When speaking about the grand-canonical ensemble of a statistical system, one usually works with a case, when there are several conserved quantities - total number of particles $N$, angular momentum $J$ or some other kind of charge. And the grand-canonical partition function has the form: $$ \mathcal{Z} = \text{Tr } e^{-\beta(H - \mu N - \omega J - \ldots)} $$ This expression can be derived from the point of view of MaxEnt method : by maximization of entropy, constrained by the conservation of energy, number of particles, and maybe some additional integrals of motion.

My question is : what would it look like for the case of integrable system, with an infinite number of conserved quantities?

  1. In general case the convergence of series in the exponent seems to be rather a delicate issue, some conditions have to be imposed for this expression to make sense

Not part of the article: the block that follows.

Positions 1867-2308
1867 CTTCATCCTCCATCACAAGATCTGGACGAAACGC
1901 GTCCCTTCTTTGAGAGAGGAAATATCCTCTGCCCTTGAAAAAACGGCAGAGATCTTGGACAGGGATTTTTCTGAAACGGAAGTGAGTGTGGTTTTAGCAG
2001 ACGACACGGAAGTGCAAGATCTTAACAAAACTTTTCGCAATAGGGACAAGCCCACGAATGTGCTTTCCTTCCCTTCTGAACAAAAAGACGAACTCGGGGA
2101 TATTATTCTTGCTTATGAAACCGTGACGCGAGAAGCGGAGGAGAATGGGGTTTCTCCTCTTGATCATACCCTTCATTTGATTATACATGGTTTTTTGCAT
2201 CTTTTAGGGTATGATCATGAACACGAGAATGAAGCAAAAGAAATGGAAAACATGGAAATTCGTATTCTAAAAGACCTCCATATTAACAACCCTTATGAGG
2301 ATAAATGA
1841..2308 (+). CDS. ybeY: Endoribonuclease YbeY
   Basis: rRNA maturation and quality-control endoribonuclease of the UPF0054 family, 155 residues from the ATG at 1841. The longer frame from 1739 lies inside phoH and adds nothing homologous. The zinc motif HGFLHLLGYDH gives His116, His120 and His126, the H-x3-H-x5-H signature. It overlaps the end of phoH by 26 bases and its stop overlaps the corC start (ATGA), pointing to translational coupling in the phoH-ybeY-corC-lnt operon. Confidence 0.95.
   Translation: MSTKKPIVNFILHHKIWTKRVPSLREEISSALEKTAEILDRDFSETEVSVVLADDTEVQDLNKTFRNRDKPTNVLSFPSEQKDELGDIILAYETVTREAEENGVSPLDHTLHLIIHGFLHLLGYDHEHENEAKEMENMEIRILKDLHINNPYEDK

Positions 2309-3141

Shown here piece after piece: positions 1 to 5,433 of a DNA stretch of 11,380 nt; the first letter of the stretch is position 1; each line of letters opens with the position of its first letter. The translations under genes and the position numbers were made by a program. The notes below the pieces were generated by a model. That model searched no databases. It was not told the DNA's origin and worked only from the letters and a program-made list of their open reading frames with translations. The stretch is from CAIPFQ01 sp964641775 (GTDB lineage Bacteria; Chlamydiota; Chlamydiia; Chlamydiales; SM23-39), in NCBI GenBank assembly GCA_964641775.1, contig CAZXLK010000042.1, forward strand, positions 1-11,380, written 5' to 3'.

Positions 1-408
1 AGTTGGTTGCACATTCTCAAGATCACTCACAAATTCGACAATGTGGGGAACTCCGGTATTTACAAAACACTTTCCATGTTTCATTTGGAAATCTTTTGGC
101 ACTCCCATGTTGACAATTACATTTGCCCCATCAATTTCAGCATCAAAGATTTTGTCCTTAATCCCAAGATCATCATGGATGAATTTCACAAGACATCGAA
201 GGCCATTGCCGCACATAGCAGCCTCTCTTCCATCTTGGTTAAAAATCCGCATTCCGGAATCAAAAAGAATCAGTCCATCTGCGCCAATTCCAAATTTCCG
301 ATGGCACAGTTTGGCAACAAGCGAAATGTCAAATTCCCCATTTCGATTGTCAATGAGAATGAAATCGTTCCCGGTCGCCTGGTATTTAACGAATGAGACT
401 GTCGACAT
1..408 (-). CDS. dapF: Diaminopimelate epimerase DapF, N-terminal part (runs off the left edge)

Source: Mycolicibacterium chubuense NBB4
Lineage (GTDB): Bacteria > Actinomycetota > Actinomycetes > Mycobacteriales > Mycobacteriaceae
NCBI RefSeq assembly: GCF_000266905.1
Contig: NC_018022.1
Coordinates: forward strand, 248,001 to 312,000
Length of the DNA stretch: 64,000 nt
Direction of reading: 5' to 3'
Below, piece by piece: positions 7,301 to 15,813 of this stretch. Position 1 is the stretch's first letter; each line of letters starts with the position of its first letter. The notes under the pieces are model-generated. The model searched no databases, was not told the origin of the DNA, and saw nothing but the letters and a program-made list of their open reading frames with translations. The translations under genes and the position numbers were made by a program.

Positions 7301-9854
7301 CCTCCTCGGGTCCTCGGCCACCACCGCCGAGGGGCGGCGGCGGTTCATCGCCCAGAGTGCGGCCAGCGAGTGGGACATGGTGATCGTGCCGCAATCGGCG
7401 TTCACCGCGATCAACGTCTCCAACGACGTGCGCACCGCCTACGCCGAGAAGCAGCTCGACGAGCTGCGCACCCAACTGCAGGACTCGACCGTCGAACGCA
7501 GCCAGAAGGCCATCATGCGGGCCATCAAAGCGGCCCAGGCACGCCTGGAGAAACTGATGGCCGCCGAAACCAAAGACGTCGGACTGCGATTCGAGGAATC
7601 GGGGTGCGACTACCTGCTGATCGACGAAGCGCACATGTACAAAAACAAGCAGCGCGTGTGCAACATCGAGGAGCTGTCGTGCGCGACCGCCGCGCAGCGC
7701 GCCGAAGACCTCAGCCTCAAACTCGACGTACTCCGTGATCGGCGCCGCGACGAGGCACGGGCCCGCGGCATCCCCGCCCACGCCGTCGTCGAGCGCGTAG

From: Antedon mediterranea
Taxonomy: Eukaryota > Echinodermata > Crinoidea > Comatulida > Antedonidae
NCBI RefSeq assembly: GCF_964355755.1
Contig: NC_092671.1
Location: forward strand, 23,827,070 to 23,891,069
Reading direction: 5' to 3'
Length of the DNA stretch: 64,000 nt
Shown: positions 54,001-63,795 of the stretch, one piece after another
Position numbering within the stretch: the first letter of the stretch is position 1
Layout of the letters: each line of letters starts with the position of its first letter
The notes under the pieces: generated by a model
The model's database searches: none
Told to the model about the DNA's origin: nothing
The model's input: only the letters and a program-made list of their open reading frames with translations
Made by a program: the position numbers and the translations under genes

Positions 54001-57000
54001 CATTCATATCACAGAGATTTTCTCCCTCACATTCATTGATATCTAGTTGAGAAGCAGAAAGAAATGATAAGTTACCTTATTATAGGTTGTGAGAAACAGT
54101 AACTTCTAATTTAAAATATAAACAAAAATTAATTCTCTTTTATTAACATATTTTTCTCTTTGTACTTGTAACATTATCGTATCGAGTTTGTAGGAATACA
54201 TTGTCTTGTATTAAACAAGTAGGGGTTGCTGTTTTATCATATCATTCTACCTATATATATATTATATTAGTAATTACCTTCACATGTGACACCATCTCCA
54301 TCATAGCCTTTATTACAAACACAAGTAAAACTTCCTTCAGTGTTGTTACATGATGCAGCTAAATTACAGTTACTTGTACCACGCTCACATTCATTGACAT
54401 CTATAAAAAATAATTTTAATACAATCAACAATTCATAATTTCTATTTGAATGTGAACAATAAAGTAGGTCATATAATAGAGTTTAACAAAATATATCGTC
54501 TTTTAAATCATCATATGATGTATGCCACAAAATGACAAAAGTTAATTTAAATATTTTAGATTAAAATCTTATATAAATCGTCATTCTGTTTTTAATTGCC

2. Another point, which worries me, is that the infinite number of constraints, restricting the infinite number of degrees of freedom may turn the part of phase space, defined by the equations : $$ I_n = I_{0n} \qquad\forall n $$ where $I_n$ are the integrals of motion, to something finite, that doesn't allow for thermodynamic description.

I apologise for being slighlty messy, I would be grateful for links or any information about thermodynamic description of integrable systems.

  • $\begingroup$ This is a very interesting question. Could you give an example of such a system? $\endgroup$
    – Godzilla
    Jul 19, 2020 at 0:19
  • 2
    $\begingroup$ The keyword you want to look for is "generalised Gibbs ensemble" (GGE). See also my answer at physics.stackexchange.com/a/350819 for a few links. $\endgroup$ Jul 19, 2020 at 5:55
  • 1
    $\begingroup$ @Godzilla123 I have borne in mind ,for instance, spin chains, such as XXZ model, or free quantum field theories - free scalars, fermions, Maxwell theory without matter. $\endgroup$ Jul 19, 2020 at 7:17
  • $\begingroup$ @JulesLamers, thanks! That is what I've been looking for $\endgroup$ Jul 19, 2020 at 7:18


Your Answer

By clicking “Post Your Answer”, you agree to our terms of service, privacy policy and cookie policy

Browse other questions tagged or ask your own question.